Why I Never Want a Forever Home

Women Who Money
5 min readMar 7, 2022

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No matter how hard you try to keep feelings at bay, buying a home can be an emotional decision. And letting emotions influence a big financial decision can have unwanted consequences.

The added pressure to find a forever home can allow emotions to run wild. Then it becomes easier to rationalize overspending, leading to financial stress and inflexibility.

My spouse and I bought six homes in 20 years. And because of these home-buying experiences, I’ve realized I never want a forever home.

Why I Never Want a Forever Home

I now accept that I’ll never stay in one house “forever” ( most people don’t). And, to me, thinking about a home as temporary leads to better decisions and more options.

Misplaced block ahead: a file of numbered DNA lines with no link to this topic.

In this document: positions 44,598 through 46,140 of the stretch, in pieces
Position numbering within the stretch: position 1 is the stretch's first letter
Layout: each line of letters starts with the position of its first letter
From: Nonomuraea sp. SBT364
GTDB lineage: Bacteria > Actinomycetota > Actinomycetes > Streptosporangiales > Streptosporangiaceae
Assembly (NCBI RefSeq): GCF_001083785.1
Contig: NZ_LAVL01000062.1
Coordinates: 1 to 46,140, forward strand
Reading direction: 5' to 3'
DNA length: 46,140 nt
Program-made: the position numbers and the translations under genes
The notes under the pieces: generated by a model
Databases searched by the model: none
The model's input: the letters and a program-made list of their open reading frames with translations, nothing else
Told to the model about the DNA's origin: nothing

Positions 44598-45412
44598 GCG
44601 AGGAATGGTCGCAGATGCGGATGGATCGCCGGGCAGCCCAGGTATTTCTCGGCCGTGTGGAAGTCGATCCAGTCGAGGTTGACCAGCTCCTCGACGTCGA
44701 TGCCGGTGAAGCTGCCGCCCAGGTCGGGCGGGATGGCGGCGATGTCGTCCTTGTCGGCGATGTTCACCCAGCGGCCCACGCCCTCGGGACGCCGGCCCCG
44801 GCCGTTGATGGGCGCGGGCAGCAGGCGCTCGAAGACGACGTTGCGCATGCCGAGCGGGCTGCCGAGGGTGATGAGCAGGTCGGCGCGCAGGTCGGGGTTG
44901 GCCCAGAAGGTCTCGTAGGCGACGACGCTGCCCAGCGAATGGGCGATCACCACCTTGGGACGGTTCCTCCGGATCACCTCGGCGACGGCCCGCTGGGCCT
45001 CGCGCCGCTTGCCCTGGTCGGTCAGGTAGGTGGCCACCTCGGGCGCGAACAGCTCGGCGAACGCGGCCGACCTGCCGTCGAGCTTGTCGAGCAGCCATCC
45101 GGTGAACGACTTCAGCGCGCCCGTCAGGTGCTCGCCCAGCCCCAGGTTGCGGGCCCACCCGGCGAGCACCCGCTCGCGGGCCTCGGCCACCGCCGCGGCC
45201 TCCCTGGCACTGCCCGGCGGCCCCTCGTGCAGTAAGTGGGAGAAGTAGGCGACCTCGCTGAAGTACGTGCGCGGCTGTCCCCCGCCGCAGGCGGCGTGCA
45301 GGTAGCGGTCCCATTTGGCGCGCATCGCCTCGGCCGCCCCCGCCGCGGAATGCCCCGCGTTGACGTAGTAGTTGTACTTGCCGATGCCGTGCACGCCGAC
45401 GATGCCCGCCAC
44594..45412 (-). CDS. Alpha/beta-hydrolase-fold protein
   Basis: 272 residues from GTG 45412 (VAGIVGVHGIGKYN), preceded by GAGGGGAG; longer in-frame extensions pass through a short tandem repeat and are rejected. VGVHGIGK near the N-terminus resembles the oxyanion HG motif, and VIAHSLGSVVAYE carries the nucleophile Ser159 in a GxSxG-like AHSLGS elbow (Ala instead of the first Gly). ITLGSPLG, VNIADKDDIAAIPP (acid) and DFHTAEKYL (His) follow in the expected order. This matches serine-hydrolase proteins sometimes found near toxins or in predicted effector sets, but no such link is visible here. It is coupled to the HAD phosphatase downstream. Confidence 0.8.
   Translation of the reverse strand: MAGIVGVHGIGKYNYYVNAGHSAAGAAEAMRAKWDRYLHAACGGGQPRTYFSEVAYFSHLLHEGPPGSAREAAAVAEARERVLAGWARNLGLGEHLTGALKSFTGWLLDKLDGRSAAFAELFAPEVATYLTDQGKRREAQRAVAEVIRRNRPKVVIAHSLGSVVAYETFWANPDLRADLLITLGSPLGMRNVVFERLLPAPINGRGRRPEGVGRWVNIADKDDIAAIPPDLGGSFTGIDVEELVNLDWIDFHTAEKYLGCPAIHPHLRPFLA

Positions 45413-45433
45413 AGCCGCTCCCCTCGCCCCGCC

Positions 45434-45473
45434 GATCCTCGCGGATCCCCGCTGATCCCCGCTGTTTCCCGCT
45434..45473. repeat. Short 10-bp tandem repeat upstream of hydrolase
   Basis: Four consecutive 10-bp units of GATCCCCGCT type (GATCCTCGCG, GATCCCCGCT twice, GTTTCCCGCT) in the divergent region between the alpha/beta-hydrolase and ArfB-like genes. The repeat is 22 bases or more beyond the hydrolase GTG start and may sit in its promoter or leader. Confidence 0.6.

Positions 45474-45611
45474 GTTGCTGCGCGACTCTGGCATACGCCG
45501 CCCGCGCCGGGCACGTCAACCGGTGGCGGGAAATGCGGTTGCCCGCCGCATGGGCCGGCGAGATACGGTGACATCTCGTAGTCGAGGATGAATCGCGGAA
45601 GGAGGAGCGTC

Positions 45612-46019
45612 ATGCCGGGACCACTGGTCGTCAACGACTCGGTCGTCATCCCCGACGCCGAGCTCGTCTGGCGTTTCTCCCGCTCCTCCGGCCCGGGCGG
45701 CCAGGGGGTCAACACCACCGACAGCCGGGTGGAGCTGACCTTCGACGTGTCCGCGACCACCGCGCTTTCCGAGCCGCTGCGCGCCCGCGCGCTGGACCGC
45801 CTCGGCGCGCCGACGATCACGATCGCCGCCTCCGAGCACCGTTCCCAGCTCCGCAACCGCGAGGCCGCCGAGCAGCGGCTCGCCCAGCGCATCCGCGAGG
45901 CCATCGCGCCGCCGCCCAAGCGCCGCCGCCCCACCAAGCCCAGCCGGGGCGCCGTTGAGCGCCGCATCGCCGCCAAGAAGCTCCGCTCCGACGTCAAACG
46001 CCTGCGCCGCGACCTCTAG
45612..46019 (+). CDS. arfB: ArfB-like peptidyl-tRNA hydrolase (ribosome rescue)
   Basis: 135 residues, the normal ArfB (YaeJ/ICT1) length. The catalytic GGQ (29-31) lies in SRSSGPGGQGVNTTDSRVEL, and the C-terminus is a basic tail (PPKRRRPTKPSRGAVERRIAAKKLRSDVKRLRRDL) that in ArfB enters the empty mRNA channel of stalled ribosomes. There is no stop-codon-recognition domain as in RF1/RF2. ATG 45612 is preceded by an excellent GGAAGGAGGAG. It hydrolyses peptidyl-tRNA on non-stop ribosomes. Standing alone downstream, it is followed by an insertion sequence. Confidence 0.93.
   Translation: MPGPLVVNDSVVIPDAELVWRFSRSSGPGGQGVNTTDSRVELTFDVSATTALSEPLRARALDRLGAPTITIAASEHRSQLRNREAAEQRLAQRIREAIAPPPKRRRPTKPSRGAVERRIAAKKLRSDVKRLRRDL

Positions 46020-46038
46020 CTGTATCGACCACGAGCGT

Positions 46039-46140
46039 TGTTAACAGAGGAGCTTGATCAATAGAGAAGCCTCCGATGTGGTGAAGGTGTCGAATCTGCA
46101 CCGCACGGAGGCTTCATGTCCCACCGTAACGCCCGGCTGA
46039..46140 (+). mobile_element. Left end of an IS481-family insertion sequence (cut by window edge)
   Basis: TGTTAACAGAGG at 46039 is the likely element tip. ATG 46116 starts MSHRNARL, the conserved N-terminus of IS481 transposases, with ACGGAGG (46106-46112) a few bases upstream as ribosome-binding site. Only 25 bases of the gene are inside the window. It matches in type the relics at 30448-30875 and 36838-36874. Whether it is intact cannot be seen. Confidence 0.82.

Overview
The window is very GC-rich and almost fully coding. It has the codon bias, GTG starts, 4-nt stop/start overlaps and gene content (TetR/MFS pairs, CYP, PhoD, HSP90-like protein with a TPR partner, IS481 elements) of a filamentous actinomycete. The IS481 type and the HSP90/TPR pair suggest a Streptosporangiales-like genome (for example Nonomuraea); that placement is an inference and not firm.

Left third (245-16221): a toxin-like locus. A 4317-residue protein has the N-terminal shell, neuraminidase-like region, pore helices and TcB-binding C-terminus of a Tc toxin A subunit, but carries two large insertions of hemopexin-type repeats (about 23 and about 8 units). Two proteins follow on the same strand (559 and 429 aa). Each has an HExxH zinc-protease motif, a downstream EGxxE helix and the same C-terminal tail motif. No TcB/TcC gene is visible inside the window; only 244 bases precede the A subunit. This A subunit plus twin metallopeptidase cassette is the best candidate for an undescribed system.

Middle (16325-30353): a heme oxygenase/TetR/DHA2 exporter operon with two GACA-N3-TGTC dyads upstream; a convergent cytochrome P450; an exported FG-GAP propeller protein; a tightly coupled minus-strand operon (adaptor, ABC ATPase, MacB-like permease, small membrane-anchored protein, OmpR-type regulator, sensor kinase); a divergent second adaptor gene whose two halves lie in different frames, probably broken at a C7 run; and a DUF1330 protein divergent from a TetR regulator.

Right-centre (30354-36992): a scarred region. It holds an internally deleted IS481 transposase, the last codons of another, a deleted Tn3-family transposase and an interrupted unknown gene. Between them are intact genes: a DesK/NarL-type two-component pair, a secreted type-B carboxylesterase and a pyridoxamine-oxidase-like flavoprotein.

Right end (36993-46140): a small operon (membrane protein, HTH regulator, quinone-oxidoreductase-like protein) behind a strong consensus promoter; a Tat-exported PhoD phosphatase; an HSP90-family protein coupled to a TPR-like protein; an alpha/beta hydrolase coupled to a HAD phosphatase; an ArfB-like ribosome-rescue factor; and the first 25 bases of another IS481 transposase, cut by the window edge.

Nothing lasts forever (i.e., life changes)

Life often changes in unexpected ways. We can’t possibly predict our lives 5, 10, 20 years from now. So, it’s a little unrealistic for many of us to live in any given home forever.

Twice, Alan and I faced life circumstances that led to selling our home within months of buying it. One time, Alan got a new job in a new city. The other time, we had a new baby and needed more space.

Both home sales cost us a lot of money. Between real estate commissions and moving expenses, it added up to thousands.

Since we owned each home for such a short time, they didn’t have time to gain enough value to make it worth it. In truth, the real estate transactions ate up all the equity we had, plus some.

Our situation is an excellent example of why they say you have to live in a home for at least five years to come out ahead.

Not only did buying and selling so soon cost us money, but it was stressful. We had to get ready for showings, make moving arrangements, and decide on our next home too.

Related: Sell Home By Owner or Use Real Estate Agent?

It’s justification for overspending.

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